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NBA Players and Coaches Speak Out on “Muslim Ban”
- Updated: February 1, 2017
NBA spokesman Mike Bass:
“The National Basketball Association has contacted the State Department to understand how President Donald Trump’s executive order to suspend immigration from seven countries could impact the league’s players,” NBA spokesman Mike Bass told The Vertical. “The NBA has two active players, including Milwaukee Bucks rookie Thon Maker and Los Angeles Lakers veteran Luol Deng, who have Sudanese roots. The NBA is a global league and we are proud to attract the very best players from around the world.” The Vertical
“As you already know, I have lots of thoughts about what we’ve done to ourselves as a country and what we’ve allowed to happen. But we’ll see where this goes. Obviously the roll-out today was Keystone Kops-like by any measure with objectivity. Whether you want to say it’s good or bad is irrelevant. But it was Keystone Kops, and that’s scary.” ESPN
“As someone whose family member was a victim of terrorism, having lost my father, if we’re trying to combat terrorism by banishing people from coming to this country, by really going against what supposedly our country’s about and creating fear, it’s the wrong way to go about it. If anything, we could be breeding anger and terror, so I’m completely against what’s happening. I think it’s shocking. It’s a horrible idea, and I really I feel for all the people who are affected. Families are being torn apart, and I worry in the big picture what this means to the security of the world. It’s going about it completely opposite. You want to solve terror, you want to solve crime, this is not the way to do it.” Sporting News
“I’ve watched the news and I’ve read a lot. If you really want to look into that, you’ve got to go into facts and what is true and what is not,” Deng said. “From what I understand, I haven’t seen a lot of refugees committing terrorist acts in this country I’m speaking about.”
Deng was born in Wau, Sudan, which became part of an independent South Sudan in 2011. Because of that distinction, Deng is not affected by Trump’s recent executive order. In addition to having dual citizenship with South Sudan and Great Britain, Deng also has a green card issued in the United States. Orange County Register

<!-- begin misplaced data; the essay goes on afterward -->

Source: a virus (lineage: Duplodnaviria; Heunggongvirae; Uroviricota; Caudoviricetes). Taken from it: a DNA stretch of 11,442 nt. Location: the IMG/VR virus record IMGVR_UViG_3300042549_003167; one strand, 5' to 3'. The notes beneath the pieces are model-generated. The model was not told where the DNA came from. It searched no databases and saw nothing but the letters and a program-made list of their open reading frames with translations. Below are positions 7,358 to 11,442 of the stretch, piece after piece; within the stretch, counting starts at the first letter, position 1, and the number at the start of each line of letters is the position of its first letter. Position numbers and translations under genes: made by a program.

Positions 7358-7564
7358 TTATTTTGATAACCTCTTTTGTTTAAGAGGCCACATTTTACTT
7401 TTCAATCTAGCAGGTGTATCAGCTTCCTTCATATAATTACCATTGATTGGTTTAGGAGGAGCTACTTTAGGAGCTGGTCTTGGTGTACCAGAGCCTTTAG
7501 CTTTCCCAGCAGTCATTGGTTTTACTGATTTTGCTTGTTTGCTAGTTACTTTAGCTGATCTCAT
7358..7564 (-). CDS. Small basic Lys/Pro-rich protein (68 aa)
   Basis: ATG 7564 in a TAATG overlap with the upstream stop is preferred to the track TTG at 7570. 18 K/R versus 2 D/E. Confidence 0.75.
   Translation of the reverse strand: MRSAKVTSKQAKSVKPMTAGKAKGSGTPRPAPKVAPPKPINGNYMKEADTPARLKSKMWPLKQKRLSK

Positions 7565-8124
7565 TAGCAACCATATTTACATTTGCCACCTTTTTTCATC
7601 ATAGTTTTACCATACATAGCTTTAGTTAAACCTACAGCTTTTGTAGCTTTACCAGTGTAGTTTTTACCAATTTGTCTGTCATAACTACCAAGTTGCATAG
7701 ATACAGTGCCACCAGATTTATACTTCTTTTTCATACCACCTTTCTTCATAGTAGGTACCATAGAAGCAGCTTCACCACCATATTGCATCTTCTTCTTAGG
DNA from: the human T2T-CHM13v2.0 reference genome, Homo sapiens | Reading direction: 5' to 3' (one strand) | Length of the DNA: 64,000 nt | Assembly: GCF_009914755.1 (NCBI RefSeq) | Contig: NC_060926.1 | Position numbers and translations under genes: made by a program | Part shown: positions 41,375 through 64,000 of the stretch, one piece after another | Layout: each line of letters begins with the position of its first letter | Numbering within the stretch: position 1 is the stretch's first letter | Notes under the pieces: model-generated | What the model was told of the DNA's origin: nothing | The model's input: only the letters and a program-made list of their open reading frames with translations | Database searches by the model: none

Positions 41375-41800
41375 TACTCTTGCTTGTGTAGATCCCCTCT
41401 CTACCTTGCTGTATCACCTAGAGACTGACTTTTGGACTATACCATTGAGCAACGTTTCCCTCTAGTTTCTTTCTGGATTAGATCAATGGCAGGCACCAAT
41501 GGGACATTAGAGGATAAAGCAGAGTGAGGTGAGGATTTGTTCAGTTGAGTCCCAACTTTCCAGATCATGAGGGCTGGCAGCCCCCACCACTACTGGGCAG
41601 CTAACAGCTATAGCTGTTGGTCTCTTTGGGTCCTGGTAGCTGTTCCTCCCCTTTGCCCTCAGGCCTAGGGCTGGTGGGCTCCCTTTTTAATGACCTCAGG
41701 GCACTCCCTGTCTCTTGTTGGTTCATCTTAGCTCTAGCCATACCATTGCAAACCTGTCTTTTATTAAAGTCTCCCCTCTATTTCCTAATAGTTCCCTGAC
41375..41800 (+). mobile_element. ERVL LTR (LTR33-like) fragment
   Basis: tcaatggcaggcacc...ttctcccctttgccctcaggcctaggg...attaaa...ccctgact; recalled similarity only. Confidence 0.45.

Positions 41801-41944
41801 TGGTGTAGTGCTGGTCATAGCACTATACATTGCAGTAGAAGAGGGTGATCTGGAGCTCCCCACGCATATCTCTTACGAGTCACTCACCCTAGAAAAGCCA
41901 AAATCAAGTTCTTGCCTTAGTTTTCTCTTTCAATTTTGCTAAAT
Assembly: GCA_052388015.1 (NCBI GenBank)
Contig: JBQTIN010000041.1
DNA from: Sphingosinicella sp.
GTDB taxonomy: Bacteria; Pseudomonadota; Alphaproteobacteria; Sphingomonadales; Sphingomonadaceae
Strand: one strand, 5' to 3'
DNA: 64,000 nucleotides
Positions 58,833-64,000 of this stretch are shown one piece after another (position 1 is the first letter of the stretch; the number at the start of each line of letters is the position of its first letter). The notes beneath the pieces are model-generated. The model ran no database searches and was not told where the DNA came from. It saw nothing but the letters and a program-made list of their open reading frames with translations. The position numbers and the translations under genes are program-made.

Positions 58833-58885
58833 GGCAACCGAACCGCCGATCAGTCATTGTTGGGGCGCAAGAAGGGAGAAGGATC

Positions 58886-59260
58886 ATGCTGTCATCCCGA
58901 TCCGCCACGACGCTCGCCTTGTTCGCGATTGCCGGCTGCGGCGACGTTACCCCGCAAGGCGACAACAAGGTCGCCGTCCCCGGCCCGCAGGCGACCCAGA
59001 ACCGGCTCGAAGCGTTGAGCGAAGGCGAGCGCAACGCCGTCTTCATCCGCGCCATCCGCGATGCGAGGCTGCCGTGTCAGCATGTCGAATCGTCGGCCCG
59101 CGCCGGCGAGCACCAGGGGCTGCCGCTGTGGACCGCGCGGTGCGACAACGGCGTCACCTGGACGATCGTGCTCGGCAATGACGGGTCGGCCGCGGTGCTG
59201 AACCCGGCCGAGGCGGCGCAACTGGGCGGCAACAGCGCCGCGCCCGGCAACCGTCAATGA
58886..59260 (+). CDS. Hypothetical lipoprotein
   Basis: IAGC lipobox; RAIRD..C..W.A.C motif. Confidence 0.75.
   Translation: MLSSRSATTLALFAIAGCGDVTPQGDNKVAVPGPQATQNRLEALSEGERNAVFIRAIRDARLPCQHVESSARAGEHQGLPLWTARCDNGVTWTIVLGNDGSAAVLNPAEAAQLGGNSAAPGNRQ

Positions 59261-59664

Nuggets forward Kenneth Faried, who is Muslim, expressed frustration that not all U.S. government officials and citizens have such sympathy.
“I think it’s crazy, what’s going on,” Faried told reporters. “It’s basically messed up. Disrespectful. This country was founded on immigrants, and this country supposedly lets you have any religion, doesn’t matter. And for (Trump) to have a Muslim ban is the utmost disrespect. I’m Muslin, and I take that personally.” Orange County Register
Hollis-Jefferson grew up near Philadelphia and his brother Rahlil played college basketball at Temple. He emotionally addressed the news media calling the situation “BS.”
“We try to teach people not to point the finger, blame a whole [group]. You can’t judge a whole group by one’s actions at the end of the day. And I feel like that’s not right. That’s definitely not right,’’ Hollis-Jefferson said Saturday before they faced the Timberwolves. “You can’t speak for all Muslims, because all Muslims’ hearts aren’t like that. Most of them are pure, really believe in a different way and a different livelihood.”
The forward turned away, fighting off tears before he continued.
“This is kind of hard. My bad. This is kind of touching … just being a part of that community and a part of that family,’’ Hollis-Jefferson said. “I feel like this should definitely be handled differently, and I feel like more people should definitely speak up and act on it just because it’s BS at the end of the day.” Metro